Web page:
The Real Debate on Assisted Suicide

A sarco suicide pod, a futuristic looking purple coffin, sits in the middle of a room on display. People circle around it, looking.
A Sarco prototype at Venice Design in 2019.

Recently, The New York Times wrote about the assisted suicide debate being inflamed by Philip Nitschke’s suicide pod. Besides the disquieting thought of a personalized gas chamber invented by the man who wants to make suicide available to everyone without barriers, the Sarco pod does not actually ignite the debate on assisted suicide. The device gives unassisted suicide access to all. Proponents of assisted suicide laws try to limit who is eligible for medical assistance in killing themselves. But Nitschke calls his fellow proponents’ bluff. Both serve to glamorize suicide against all media guidelines, putting vulnerable people like Shawn Shatto (who was mentioned in The Times article Where the Despairing Log On, and Learn Ways to die) with lived experience of psychiatric diagnosis and disability, at risk of deadly harm. Shawn used a drug cocktail published by proponents to end her own life, she was just 25.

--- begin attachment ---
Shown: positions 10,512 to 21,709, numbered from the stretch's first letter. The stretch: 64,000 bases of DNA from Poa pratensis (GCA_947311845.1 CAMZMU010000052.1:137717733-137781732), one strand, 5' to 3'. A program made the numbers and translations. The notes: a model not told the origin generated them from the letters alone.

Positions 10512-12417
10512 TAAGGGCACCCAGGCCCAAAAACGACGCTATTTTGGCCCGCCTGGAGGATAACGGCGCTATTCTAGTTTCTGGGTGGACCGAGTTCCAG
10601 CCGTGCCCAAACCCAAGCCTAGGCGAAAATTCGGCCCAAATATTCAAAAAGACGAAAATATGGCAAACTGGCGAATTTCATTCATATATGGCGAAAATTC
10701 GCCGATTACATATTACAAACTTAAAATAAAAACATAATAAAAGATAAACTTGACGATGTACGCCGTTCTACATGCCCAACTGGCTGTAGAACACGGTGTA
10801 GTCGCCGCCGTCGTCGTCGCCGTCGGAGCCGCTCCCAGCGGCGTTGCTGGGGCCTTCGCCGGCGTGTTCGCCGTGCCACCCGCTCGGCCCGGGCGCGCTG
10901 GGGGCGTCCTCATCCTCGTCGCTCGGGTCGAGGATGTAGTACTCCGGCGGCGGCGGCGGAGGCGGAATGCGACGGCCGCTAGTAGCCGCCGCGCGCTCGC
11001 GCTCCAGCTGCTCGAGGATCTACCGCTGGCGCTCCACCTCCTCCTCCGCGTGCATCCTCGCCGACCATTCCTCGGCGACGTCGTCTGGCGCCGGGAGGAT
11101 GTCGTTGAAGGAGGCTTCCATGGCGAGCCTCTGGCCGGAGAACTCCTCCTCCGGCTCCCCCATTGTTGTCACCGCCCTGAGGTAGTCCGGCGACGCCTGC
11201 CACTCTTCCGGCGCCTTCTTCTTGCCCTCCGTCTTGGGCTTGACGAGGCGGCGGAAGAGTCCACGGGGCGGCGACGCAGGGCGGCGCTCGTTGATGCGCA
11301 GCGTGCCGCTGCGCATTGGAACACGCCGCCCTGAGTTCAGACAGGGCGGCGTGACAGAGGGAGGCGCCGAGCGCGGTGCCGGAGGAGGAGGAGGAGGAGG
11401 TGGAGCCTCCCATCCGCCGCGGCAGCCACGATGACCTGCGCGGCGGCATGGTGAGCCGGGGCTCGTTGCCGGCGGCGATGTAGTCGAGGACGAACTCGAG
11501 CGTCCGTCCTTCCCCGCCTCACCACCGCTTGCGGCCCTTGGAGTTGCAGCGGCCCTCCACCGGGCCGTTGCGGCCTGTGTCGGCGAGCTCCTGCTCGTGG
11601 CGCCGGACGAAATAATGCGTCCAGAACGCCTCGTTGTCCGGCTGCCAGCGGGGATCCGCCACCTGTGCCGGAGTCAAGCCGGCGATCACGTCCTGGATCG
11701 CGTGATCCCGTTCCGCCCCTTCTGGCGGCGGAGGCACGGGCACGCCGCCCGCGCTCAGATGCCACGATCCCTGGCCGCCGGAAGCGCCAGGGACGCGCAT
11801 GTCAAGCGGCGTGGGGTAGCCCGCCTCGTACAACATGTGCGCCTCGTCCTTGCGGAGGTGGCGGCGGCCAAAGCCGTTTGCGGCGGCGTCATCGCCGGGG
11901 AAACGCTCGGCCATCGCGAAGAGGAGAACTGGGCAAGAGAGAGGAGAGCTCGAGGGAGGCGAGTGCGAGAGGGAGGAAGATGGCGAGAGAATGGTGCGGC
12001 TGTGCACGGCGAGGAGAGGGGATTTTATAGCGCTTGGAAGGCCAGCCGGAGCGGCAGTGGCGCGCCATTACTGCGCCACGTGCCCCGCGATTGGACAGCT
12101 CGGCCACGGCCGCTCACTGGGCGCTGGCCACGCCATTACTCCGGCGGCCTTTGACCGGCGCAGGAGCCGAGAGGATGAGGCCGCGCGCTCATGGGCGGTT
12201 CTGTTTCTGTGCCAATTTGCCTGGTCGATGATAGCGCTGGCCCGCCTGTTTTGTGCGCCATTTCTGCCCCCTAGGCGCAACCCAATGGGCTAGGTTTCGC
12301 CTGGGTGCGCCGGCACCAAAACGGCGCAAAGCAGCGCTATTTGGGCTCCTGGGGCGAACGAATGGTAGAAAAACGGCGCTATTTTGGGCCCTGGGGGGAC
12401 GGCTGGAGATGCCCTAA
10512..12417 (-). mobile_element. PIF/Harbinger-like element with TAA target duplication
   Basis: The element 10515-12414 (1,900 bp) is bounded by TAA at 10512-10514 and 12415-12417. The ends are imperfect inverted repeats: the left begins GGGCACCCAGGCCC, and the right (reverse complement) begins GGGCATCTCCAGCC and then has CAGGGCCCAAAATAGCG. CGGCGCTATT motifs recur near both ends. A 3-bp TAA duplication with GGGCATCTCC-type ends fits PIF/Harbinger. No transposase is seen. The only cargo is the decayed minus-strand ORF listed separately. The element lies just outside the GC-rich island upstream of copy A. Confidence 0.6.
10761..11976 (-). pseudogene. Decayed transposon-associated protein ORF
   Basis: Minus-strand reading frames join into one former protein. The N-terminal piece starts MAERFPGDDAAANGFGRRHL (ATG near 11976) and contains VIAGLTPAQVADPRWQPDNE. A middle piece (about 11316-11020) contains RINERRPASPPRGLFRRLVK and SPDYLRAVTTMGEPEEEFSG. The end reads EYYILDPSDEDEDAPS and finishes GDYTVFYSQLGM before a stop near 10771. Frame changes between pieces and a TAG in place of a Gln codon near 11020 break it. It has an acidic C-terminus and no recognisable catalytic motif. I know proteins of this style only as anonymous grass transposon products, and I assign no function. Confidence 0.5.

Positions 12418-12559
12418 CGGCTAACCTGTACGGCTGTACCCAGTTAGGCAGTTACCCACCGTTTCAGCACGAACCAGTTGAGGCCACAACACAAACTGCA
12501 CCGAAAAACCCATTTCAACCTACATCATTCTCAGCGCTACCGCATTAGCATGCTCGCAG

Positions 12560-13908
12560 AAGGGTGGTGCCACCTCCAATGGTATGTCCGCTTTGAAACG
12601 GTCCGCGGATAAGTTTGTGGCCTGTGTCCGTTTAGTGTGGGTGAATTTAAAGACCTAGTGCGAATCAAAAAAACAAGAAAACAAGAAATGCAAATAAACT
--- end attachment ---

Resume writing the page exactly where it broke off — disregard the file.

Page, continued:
The real debate on assisted suicide is about disability. Assisted suicide laws presume a ‘better off dead than disabled’ premise by only qualifying suicide assistance to people with life-threatening disabilities. Meanwhile, everyone else gets suicide prevention. Assisted suicide laws are ableist, dangerous, and inherently discriminatory.

Read more: 3D Printers and Suicide Contagion

Scroll to Top